The Fairphone

by thomasvanklaveren

Authors: Hannah Rowsell, Thomas Van Klaveren, Jennifer Hart, Richard Evans, Cary Leighton, Bryony Aylmer, Harriet Fender

Type: Undergraduate Coursework, University of Exeter Universityfairphone

Availability: In Full below

Page Reference: Rowsell, H., Van Klaveren, T., Hart, J., Evans, R., Leighton, C., Aylmer, B., Fender, H. (2013) Fairphone,,


“A seriously cool smartphone that puts social values first” Link

Fairphone is an alternative for the “thing we can’t live without” with a transparent supply chain and ethical principles built-in. Link

a conscious alternative for consumers who don’t want to head back into the digital dark ages Link

The company has started a fund to insure that the workers at their factory in China receive fair wages and are operating under safe working conditions…. The Fairphone introduces a model with a distinctly unique vision: ethically sourced materials and radical transparency. It features a body made of recycled polycarbonate, tin and tantalum sourced from conflict free mines, and eco-friendly packaging. Unlike most smartphones on the market, the phone simultaneously supports two SIM cards allowing users to merge their business and work phones, reducing the number of phones in circulation. And many of its components are replaceable and upgradeable, so as to reduce waste. Link

The fairphone is light, has a normal size and is even “good looking”; but what we have liked most about it is the fact that is it is just (a) smartphone, a real one, and it does what it says on the tin. Link

In order to support this philosophy, fair phone’s interface design needs to be free from clutter, simple, and very honest.’  Published on May 12, 2013 Link

“It wants the smartphone to be functional, stylish and easy to use “even for my mum” Link

(Fairphone) has essentially crowd-sourced its funding from the thousands of people who have ordered the device without ever actually seeing one. Link

Though its first phone won’t be delivered until December, it has already sold 15,000 sets: to people who want 21st-century technology without 19th-century ethics. Link

‘Fairphone is a smartphone with a difference. It is the world’s first smartphone made completely without harming the planet (or its inhabitants)’. link

‘We are not here to compete with apple or Samsung. We are here to actually inspire the industry to do it differently.’  Link

“An outsider might see Fairphone as a group of activists claiming the whole industry is rotten, but it is not that at all,” he argued. . We want to be part of the system, not to fight against it, but to change it from the inside. ” link

‘The fairphone, as smart as other phones, but fair.’ Link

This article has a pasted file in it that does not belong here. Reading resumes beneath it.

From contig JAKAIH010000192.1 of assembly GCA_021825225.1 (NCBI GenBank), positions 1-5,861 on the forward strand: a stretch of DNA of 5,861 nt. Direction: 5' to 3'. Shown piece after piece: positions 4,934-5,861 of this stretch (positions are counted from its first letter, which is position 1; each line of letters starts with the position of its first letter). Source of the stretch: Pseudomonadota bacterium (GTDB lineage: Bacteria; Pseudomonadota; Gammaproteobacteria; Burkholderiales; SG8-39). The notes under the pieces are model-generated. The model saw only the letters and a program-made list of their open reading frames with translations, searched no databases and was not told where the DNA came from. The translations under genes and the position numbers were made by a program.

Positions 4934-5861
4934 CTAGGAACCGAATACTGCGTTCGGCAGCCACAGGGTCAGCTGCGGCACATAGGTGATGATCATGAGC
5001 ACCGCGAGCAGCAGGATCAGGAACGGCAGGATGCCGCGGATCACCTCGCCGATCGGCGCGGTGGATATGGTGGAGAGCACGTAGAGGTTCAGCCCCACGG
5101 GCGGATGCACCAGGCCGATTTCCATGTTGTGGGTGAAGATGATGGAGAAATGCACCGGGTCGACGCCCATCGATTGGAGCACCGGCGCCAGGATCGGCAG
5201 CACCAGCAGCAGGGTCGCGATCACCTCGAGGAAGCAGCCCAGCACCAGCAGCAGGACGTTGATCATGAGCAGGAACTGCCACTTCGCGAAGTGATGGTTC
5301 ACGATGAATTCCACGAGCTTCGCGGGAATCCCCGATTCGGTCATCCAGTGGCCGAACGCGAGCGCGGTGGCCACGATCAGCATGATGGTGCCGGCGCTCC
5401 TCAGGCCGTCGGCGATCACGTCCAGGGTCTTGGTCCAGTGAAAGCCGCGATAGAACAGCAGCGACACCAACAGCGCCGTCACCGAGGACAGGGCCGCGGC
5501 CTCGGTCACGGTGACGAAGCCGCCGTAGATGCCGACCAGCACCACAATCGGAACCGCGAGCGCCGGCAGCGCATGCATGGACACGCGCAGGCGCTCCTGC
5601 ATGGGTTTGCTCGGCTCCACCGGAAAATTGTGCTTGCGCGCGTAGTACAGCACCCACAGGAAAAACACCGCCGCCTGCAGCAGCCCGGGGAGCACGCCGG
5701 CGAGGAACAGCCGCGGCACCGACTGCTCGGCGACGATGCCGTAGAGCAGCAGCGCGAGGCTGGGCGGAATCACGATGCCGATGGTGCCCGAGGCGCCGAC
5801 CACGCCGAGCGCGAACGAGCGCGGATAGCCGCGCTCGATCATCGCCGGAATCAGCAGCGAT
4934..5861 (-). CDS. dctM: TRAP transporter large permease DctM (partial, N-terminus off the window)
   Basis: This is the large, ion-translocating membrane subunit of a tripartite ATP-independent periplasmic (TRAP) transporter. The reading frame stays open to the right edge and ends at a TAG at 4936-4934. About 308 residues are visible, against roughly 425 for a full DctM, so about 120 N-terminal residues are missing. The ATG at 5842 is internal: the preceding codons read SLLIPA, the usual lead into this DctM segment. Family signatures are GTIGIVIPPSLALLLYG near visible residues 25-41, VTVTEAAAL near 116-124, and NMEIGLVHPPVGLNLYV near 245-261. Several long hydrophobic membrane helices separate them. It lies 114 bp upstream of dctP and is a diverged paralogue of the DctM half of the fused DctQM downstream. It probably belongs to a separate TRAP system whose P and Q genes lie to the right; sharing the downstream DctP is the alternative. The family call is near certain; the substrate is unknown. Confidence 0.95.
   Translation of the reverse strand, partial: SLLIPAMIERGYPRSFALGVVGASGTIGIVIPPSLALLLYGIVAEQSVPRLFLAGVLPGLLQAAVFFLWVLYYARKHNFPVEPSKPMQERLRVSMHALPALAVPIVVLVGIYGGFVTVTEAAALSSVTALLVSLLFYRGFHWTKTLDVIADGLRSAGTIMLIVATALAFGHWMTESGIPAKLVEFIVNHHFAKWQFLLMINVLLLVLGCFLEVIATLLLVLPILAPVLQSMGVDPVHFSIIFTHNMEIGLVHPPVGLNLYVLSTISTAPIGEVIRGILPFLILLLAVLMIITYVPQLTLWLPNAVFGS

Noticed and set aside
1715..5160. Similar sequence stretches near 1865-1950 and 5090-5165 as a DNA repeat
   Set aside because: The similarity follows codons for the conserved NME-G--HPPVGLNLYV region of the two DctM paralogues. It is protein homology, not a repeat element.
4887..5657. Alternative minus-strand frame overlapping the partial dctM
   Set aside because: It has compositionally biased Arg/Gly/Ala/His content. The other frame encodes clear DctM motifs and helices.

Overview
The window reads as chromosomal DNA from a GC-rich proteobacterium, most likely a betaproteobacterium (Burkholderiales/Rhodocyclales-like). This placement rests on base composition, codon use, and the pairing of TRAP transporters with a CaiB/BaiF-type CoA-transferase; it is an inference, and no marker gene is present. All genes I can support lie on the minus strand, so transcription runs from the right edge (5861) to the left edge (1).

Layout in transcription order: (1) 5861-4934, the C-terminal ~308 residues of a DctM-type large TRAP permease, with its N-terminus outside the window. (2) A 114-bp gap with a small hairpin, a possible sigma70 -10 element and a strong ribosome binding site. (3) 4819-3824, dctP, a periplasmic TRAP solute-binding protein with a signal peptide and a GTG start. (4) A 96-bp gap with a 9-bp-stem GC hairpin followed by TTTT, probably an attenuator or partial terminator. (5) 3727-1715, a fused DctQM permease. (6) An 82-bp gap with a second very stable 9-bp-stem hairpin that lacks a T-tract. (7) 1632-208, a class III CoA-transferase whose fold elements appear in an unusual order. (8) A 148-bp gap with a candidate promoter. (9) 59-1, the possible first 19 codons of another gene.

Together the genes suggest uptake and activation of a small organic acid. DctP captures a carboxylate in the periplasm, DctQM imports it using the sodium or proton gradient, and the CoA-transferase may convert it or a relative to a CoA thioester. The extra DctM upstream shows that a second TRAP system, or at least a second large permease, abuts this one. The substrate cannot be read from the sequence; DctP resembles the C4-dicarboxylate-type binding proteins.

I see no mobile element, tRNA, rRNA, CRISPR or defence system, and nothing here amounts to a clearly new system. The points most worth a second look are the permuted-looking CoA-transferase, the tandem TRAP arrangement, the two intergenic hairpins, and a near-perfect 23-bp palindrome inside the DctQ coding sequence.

The world’s 1st ethical smartphone is here. Not made of hemp or wheatgrass, the ‪#Fairphone is sleek and guilt-free  link

But all these social good intentions don’t mean this is a tofu-munching lank-haired hippy of a phone: the Fairphone itself offers the latest Android 4.2 Jelly Bean with a 4.3-inch touchscreen. Link

“As a social smartphone developer, we’re building a stable, high-performance phone that lets you get the most out of your device link

FairPhone works on improving the production of raw materials for mobile electronics, such as telephones, and parts, such as rechargeable batteries.  Link

Unlike the sealed iPhone, the battery on the Fairphone is removable, extending the lifespan of the device. Link

made out of recycled polycarbonate, the Fairphone ticks the eco-friendly box but doesn’t feel quite as premium as some other smartphones on the market’ The independent, 20/09/13 link

We will be selling spare parts and a repair manual…. We don’t include adapters, for instance, since many people still have one at home. Link

three euros from each phone sold will also go to a program that works to remove electronic waste from Ghana. link

(Fairphone) aim(s) to design for long lasting, fairly priced models that can be recycled effectively to ‘close the loop’ and drastically reduce e-waste. (Link )

To improve each phone’s lifespan and discourage waste, Fairphones are built to be opened up and will come with instruction manuals so users can perform repairs on their own. Link

“We use the phone as a storytelling artefact…. It makes it possible to open up the supply chain, understand it, and take action in order to create lasting, systemic change.” Link

“ we’re offering a transparent price breakdown, ensuring buyers understand what their purchase is supporting, improving working conditions and being honest about where the phone’s components come from.” link

We try to ensure that the production of the materials we use, primarily the minerals, is not financing armed groups. “a supply chain that guarantees sourcing minerals from areas that are free from violence and armed guards”  link

Fairphone is the ‘World’s first collective non-profit technology company developing a phone using minerals mined and sold under equity conditions’ link

Fairphone has started production on a phone that they hope will one day provide a model for other companies to build quality products for consumers without ravaging the environment or treating workers like grist for the mill.’ link

‘We could technically source (coltan) from a non-conflict zone such as Australia… But we go to the Congo and China because that’s where the impact needs to be made.”  Link

“The tantalum in our capacitors is extracted from coltan sourced from Mai Baridi, Kisengo and Luba ,conflict-free mines located in the northern part of the Katanga Province, DRC….Our soldering paste uses tin from conflict-free mines in the South Kivu Province, Democratic Republic of Congo (DRC).” link

By partnering with groups such as the Conflict Free Tin Initiative and Labour Voices, the company is working to make sure all materials are fairly sourced, conflict free and that trade is fair; developing long term, transparent relationships with manufacturers who uphold proper working conditions. Link